Who gets to make the case for decolonisation in the sciences? One of the anticipated reactions to our recent paper on decolonising field ecology (written with Kate Baker and Mark Griffiths*, and summarised in this blog post) was that we’re just three white Europeans. What right do we have to comment? Aren’t we part of the problem?
The answer is that yes, we are the problem, and that’s why it’s our responsibility to draw attention to it. Dismissing our argument because we come from a position of privilege is like disputing evidence of a crime wave because you’ve only heard about it from the police. Why aren’t the victims making a fuss? Researchers from developing countries don’t have the same platform. We know that. We’re using our platform to make exactly that point.
Another way of phrasing the critique is: “We like what you have to say, we’d just rather it was being said by someone else.” At best this derives from an assumption that we are stealing attention which should be directed towards academics from developing countries. To which I can only agree, and point out that our main message is to point away and shout “Look over there!” We haven’t silenced or excluded anyone. If our paper opens up space for others to be heard then we will have achieved one of our goals.
We freely acknowledge that our line of argument isn’t novel; the whole point of the paper is to draw attention to how a movement originating in the social sciences hasn’t penetrated far in ecology. There have been powerful statements made in the past, some of which we cite, but it’s fair to say that their impact has been limited. Many appeared as magazine articles or were published in non-science fields, which means that a majority of researchers in ecology will simply never encounter them unless they deliberately go looking. We have instead placed a commentary in the principal journal of tropical ecology, a publication which mostly features conventional scientific papers, which is much harder to ignore.
Was it easier for us to do publish this paper than it would be for others? Yes, without a doubt. But that doesn’t mean it wasn’t worth doing. We gained our current positions through structural inequalities, but the system will only change if those in control of it make an effort to do so. We aren’t demanding action from scientists in developing countries, although we strongly advocate listening to them. The walls aren’t going to fall down just because someone’s shouting outside. We need to start dismantling them ourselves.
At its worst, criticising the profile of the authors instead of the message is a means of deflecting responsibility to act. Throughout history, most movements for social justice have foundered at some stage because those in positions of authority grumble that no-one affected has complained to them directly. It always takes calls from within the establishment to provoke a response.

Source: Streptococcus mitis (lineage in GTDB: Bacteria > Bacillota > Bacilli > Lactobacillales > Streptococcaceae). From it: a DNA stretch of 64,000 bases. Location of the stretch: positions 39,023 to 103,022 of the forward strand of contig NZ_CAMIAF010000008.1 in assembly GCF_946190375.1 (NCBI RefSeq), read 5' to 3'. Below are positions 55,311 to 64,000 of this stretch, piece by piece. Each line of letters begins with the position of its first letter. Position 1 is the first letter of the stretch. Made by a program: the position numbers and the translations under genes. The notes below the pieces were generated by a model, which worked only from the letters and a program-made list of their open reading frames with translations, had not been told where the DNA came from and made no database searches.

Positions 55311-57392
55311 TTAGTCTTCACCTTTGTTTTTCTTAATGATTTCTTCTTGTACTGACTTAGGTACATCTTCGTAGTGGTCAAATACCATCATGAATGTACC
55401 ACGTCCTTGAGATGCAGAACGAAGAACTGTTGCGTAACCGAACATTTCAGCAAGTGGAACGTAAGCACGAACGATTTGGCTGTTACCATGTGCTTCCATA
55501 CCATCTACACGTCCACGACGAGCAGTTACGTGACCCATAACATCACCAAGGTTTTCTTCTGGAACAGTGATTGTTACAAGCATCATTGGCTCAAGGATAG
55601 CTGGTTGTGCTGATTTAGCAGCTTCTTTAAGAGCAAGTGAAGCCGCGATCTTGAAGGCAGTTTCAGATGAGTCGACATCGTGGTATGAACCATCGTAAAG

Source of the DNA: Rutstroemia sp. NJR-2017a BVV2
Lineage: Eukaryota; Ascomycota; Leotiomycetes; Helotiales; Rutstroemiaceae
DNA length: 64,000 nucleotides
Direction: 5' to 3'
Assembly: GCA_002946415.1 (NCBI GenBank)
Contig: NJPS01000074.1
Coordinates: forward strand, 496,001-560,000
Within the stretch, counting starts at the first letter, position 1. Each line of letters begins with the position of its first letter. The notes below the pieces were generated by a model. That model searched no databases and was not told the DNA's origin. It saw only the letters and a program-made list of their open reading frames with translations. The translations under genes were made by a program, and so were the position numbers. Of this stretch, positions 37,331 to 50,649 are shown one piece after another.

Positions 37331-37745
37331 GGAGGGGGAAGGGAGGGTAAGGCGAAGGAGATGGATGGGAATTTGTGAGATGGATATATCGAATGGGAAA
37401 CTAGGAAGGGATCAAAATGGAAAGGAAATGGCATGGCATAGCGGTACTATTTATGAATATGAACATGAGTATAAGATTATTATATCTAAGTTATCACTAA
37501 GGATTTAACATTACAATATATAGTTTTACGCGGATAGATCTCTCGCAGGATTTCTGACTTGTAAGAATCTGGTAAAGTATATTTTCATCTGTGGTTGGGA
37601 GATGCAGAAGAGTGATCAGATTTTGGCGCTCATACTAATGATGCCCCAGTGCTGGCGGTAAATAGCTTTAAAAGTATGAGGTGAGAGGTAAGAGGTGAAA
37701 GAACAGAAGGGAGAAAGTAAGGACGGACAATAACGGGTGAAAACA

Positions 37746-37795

Also, who’s asking? If your response to the paper is that you agree with the message, but that we’re not the right people to be saying it, then who is? Who gets to judge? This turns out to be another means by which established authorities control participation in discourse. I will gladly accept, and try to learn from, any criticism from those adversely affected by the colonial aspects of science. It’s notable that all the push-back I’ve had so far is from other white people complaining that white people are telling them what to do.
We have been asked why we didn’t invite a developing world author onto the paper. This is a source of regret to us as well, but we didn’t have one. The paper arose out of direct discussions between the authors which took place in the UK and determined the message and outline. Approaching someone post-hoc and asking them to stick their name on a manuscript would have been the worst form of patronising tokenism, merely serving to insulate ourselves from criticism rather than being genuinely inclusive. So no, we didn’t do that. Of course it would have been best of all to have incorporated a broad panel of authors from the start, but it would also be disingenuous to pretend that this happened. To criticise the paper on these grounds is once again dodging the message to score a moral point. I too wish that science was more inclusive and fully collaborative; that’s one of the points we’re making.
Finally, I’m happy to accept that I am not the right person to lead by example. My encounter with the decolonisation literature has come through an awareness and confession of past mistakes, most of which were made through arrogance and ignorance. By all means criticise me for what I’ve done wrong — I’m comfortable with my errors being used as instructive examples. I’m also stumbling into a new field and likely to make further blunders. This will be an iterative process and one I’m entering into with some trepidation. But I firmly believe that this is a necessary direction and hope that others will join us.
* None of my thoughts in this blog post are original; I’ve learnt everything from discussions with the other authors.